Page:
Isabel Catalina Moya Richard was born in Havana on November 25, 1961. She is the eldest daughter of a family of four, including her parents. Their existence – marked by the impossibility of their organisms to assimilate calcium and, in turn, an optimism compensating for the lack of the mineral and all difficulties – can be summed up this way:
On her feet, on crutches or in a wheelchair, she is still herself: PhD in Communication Sciences, director of Editorial de la Mujer and the magazine Mujeres, the Associate Professor of the Faculty of Communication at the University of Havana, the president of the Chair of Gender and Communication and coordinator of the International Diploma in Gender and Communication at the José Martí International Institute of Journalism; the admirable José Martí Prize for Dignity and the National Journalism Prize (for her life’s work), awarded by the Union of Journalists of Cuba in 2016 and 2017.
—When I graduated, in 1984, I was the first in the group and was placed as a disseminator in the Office of Nuclear Affairs, but I did not agree. My dissatisfaction did not go down well because that institution was very important at the time. However, I wanted to do journalism and, when I asked to be relocated, I didn’t know where I was going to work for three months. The second choice was Mujeres [Women} magazine, and I took it as a punishment.
“How wrong I was! There were opportunities that many of my classmates didn’t have. I know all of Cuba thanks to my work as a reporter for Mujeres. I have been in the Pico Turquino, on the black beaches of the Isla de la Juventud, in the wonderful landscapes of Pinar del Río, in the Escambray… And, as at the same time I was attending the correspondence section, one day I thought: “Oh, I’m going to do a postgraduate course in research methodology”. And so I was able to design a content analysis tool that allowed us to classify all the letters we received. We get a lot of information from them, both for the magazine’s work and for the attention to the problems they alluded to. And I was forever hooked on research.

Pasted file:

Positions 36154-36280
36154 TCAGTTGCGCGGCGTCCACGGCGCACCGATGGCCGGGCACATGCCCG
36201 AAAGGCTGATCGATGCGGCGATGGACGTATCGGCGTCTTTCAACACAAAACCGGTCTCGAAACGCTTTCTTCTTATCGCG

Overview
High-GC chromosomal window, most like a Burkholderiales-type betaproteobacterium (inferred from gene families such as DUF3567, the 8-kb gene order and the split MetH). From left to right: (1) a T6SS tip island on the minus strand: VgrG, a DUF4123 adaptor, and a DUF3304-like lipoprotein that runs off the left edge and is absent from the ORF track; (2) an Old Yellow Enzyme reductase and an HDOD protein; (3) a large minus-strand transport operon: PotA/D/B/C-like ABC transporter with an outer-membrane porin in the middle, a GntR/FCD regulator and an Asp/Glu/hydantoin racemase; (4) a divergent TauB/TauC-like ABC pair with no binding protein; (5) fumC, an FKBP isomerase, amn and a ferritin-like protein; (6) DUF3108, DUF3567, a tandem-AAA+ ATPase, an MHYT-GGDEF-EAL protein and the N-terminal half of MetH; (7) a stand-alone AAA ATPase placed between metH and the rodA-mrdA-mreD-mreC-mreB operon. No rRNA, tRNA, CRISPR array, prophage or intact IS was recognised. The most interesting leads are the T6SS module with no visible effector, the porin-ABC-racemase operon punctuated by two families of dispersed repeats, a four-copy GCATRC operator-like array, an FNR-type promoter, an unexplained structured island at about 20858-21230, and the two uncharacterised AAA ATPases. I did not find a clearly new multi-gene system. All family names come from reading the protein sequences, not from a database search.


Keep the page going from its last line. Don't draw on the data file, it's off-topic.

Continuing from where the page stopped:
With the support of the Federation of Cuban Women (FMC), Isabelita had the opportunity to do a course on feminism at Casa Morada in Chile, and to participate in numerous international events on gender. Until in one of her daily inner dialogues, she asked herself: “Well, I have to try to create an environment where theories of gender and communication converge and thus we will have a better journalism”. And in this approximation, her doctoral thesis is aligned, for which she received the highest grade.
In the School of Communication, Isabelita gave her first gender classes, a horizon reached by which she lets us see great passion. When thinking about it, she brings to mind, that master’s degree given in Villa Clara, “one of the adventures in which I enrolled with UPEC: the teachers had to stay there every school week”.
Then it was time to found the Chair in Gender and Communications at the José Martí International Institute of Journalism, thanks to Guillermo Cabrera, she said. In this way, a line of training and research was opened in our country, of which we can be proud today. This is because, in addition to having graduates from numerous graduate schools, some of them have done their doctoral theses on the subject.
—More than two hundred communicators from all over Latin America have graduated from our courses. Through the Chair, I have also been able to teach at several important universities in the region and in Europe. Two years ago, for the first time, I gave online TV classes to some high schools in the United States. Having students everywhere is a delightful experience.
It’s February 3, 2018, Saturday morning. Isabelita, in front of Daniela and Lena’s cameras, talks about the issues that move her the most. Irina, with a demanding expression, reveals her concern for the continuous sounds coming from Calle San Lázaro, but this is the daily environment in which she lives.